R.I.P. A major media theorist Friedrich Kittler passed away…

Friedrich Kittler (1943?2011)

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Focus.de reports that media theorist Friedrich Kittler died yesterday. He was sixty-eight years old. Kittler was born in East Germany in 1943 and his family fled to West Germany in 1958. He attended the Albert Ludwigs University of Freiburg where he was heavily influenced by the work of Jacques Lacan and Michel Foucault. After receiving his doctorate in philosophy?his thesis was on the poet Conrad Ferdinand Meyer?he taught as a visiting professor at variety of colleges in the United States, including the University of California, Berkeley and Stanford University. During the 1980s he headed the Deutsche Forschungsgemeinschaft?s (DFG) Literature and Media Analysis project and taught Modern German Studies at taught at Ruhr University. In 1993, he was appointed the chair for Media Aesthetics and History at the Humboldt University of Berlin and was also awarded the Siemens Media Art Prize by the Center for Art and Media Technology. In 1996 he was honored as a distinguished scholar at Yale University and in 1997 recognized as distinguished visiting professor at Columbia University. Since 2005 he has been a professor at the European Graduate School (EGS) in Switzerland.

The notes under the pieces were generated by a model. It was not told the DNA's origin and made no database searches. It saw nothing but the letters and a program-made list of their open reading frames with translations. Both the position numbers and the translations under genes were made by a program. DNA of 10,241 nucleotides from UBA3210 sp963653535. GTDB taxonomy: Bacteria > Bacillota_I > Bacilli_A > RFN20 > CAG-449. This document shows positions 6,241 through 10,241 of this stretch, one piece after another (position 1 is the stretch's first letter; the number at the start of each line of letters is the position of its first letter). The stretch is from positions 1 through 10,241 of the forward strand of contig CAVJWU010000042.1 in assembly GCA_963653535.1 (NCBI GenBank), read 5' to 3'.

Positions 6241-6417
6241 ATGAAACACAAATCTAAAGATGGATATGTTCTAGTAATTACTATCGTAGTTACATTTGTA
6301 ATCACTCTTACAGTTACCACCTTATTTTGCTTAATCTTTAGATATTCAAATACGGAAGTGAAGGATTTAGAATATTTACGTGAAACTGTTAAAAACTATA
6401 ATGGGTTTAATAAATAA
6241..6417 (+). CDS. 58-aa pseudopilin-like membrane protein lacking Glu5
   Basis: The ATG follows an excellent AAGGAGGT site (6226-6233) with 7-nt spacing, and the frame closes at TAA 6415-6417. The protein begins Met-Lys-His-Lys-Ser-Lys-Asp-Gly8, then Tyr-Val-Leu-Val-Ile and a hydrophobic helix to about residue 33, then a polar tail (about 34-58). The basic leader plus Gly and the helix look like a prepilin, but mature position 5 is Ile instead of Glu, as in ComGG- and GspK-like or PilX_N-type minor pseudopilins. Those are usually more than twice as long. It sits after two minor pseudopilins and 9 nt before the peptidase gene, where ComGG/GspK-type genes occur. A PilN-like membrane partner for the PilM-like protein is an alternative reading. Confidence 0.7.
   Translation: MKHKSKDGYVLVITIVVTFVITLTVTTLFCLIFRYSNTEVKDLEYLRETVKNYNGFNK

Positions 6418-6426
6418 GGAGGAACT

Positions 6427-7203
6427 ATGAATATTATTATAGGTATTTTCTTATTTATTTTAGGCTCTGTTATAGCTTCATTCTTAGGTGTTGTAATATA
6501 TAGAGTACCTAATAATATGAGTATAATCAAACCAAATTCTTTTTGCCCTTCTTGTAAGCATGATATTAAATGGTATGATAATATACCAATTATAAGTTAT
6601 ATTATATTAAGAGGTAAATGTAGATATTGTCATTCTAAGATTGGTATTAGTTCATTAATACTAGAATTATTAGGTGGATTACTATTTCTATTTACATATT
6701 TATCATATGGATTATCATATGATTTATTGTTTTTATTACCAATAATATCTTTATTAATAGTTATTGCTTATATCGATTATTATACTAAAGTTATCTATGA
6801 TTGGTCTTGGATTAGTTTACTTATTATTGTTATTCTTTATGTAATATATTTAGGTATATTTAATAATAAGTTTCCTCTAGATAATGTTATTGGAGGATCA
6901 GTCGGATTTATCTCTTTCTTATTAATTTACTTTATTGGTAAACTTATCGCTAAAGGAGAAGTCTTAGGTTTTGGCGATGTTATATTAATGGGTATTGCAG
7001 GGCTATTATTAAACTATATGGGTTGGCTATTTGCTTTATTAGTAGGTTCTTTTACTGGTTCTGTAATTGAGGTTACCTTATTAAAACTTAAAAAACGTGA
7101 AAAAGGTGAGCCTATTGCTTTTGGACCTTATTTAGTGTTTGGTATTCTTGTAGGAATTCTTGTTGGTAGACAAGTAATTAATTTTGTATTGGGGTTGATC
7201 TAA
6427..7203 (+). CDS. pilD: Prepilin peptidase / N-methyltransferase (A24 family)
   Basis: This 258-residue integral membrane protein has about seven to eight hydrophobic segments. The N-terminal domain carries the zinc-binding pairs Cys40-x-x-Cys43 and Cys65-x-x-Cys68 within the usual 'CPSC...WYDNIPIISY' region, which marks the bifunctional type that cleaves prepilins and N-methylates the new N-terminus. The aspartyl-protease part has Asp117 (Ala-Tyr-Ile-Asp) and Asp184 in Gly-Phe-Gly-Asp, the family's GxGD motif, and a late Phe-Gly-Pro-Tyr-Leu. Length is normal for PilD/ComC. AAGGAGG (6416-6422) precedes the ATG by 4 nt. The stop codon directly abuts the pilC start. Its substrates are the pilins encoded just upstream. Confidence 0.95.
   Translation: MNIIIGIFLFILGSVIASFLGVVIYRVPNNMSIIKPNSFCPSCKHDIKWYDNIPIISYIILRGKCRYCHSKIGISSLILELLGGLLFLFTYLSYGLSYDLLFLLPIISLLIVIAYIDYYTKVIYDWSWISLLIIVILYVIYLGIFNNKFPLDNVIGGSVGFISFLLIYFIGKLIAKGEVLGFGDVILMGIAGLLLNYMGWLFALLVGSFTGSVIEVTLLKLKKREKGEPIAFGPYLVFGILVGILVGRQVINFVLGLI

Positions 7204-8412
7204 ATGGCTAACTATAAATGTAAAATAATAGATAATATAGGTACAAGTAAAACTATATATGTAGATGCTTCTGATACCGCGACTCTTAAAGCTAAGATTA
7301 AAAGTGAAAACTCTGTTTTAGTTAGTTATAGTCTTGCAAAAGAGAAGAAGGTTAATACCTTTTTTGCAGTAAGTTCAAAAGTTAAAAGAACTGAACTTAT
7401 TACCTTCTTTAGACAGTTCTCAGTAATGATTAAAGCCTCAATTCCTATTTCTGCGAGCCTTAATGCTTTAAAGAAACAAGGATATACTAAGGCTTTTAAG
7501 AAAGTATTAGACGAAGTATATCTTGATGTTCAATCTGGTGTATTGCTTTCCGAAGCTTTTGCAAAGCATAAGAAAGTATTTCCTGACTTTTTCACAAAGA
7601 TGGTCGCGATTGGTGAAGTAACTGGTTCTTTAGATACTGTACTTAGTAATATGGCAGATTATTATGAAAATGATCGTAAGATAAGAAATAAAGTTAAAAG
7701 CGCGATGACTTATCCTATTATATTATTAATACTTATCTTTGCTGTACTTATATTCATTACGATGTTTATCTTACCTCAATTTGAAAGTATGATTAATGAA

EGS has stated that Kittler?s ?innovative media theories have transformed the nature of technological scholarship and led the way in the field . . . he has pushed theoretical works of literary scholars into technological fields with unprecedented modes of critical thought. Through his unique brand of media determinism his work is influencing new generations of students across the world.? Or, as Kittler so saliently put in a June 2010 lecture at EGS: ?Either machines or humans are in control. However, since the latter possibility is just as obvious as it is trivial, everything depends on how the former is played out. We must be able to pass on to the coming generations?if not as the legacy of these times then as a kind of message in a bottle?what computer technology meant to the first generation it effected.?

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